Upload Service Question:
For those of you in “the know,” is there a service that will input a new release book into 50+ reader-based sites for a fee? I seem to recall there used to be one but I’ve had trouble locating it online. It would certainly be a cool feature for any author or publisher to find a service like this.

Facebook Parties:
Many authors add Facebook Parties to their launches. It could be part of a virtual tour offered by a service company. It helps to have more than one author of a genre to make the party more fun and generate interest. Has anyone had success with a Facebook Party for a crime fiction book? (Romance and Erotica authors do these quite a bit.)

Promo Question:
Does anyone have promo sites for either promotion service companies to generate buzz or reader-based sites to get new releases into readers’ hands that have paid off? It’s often hard to quantify whether a fee has paid off in book sales, but please share anything you’ve tried with success. I’m especially interested in services for crime fiction, mystery, suspense, and thrillers.

I hope you’ll share what has worked for you. Please join in the discussion. Below are links to promote free or discounted books. Hopefully some are new to you.

ENT (E-Reader News Today)
Pixel of Ink
The Reader Cafe
Free Booksy
Kindle Nation Daily
Digital Book Today
Free Digital Reads
http://ereaderutopia.com/
http://www.humanmade.net/submission-form
http://www.orangeberrybooktours.com/
http://www.bookblast.co/advertise/advertise.php
https://www.themidlist.com/
http://www.ebooksoda.com/
http://www.masqueradecrew.com/2014/10/advertising-options-from-masquerade-crew.html
http://newfreekindlebooks.com/authors
http://kindlemojo.com/
http://www.thekindlebookreview.net/advertise-here/
http://www.bookbear.info
http://www.totallyfreestuff.com/
http://www.icravefreebies.com/contact/
http://blog.booksontheknob.org/about-this-blog-and-contact-info
http://freebooksy.com/editorial-submissions
http://www.kindleboards.com/free-book-promo/
http://indiebookoftheday.com/authors/free-on-kindle-listing/
http://freekindlefiction.blogspot.co.uk/p/tell-us-about-free-books.html
http://www.freeebooksdaily.com/
http://www.freebookshub.com/authors/
http://www.ereaderiq.com/about/
http://ebookshabit.com/about-us/
http://www.blackcaviar-bookclub.com/free-book-promotion.html#.UXFB27XYeOc
http://www.kornerkonnection.com/index.html?fb=ebookkornerkafe

Social Media Etiquette: 15 Dos and Don’ts for Authors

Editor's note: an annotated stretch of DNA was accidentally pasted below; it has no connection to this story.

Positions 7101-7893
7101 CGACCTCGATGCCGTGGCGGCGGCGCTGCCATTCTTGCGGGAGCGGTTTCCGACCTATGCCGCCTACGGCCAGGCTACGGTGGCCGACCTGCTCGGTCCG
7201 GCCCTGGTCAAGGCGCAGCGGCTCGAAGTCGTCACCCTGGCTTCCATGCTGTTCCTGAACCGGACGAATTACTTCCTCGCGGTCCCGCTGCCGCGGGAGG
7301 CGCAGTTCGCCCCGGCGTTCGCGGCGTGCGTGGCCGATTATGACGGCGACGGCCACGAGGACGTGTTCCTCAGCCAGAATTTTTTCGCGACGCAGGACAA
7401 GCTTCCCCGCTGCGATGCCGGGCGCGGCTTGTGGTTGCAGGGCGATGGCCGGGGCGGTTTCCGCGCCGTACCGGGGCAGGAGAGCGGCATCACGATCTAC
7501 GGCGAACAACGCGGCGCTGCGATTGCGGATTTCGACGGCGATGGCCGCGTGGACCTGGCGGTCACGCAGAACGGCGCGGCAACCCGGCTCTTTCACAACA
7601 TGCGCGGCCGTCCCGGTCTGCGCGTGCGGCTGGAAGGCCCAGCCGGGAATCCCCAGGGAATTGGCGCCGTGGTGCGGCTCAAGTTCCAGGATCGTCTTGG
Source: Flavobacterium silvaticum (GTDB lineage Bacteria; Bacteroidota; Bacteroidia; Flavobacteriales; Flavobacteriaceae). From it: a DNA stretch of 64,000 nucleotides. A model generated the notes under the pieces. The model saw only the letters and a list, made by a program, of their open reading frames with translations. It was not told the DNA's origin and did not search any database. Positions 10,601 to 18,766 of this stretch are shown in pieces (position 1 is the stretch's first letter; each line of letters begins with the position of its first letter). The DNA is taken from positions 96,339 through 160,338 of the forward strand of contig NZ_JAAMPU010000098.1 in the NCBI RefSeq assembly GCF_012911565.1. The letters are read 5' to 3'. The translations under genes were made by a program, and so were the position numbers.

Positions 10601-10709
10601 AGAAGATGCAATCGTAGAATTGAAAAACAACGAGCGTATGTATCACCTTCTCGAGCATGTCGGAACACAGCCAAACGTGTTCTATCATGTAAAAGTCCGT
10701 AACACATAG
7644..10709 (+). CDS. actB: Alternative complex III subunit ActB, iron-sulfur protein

by Anne R. Allen

Note from Jodie: I’m just heading home from presenting at Word on the Lake Writers’ Festival all weekend (2 workshops, panel, blue pencil sessions), so humorous author and award-winning blogger AAnne Allen_e-agenne R. Allen has graced us with her wit and wisdom today. Take it away, Anne!

Thanks, Jodie. It’s a pleasure to be a guest on TKZ.

“Authors behaving badly” tends to be a hot topic on booky forums and blogs these days. A lot of people blame the indie movement, but some of the worst social media behavior I’ve seen comes from traditionally published authors who are following the dictates of their marketing departments.

Unfortunately, a lot of marketers seem to have studied their craft at the “let’s cold-call random strangers just as they sit down to dinner” school of salesmanship.

As a general rule, I feel if someone has the social graces of a rabid squirrel, he’s probably not the guy to listen to on the subject of winning friends and influencing people—which is what social media is all about.

We need to keep in mind that social media isn’t about numbers, no matter how numbers-oriented your marketing department squirrels are. Social media is about making actual friends, not about mass-“friending” a horde of random strangers.

You’ll make a lot more real friends and sell a lot more books in the long run if you heed the following dos and don’ts.

1) DO remember Tweets are casual: Never tweet a query—not to an agent, reviewer, blogger or editor.

2) DON’T post advertising on anybody’s Facebook “wall.”  A person’s wall is how they present themselves to the world. When you plaster the cover of your book on their timeline you seriously mess with their brand.

Posting on somebody’s wall is like putting a sign in the front window of their house. Don’t do it without permission. This is true for pleas to sign petitions or donate to charities, no matter how worthy the cause.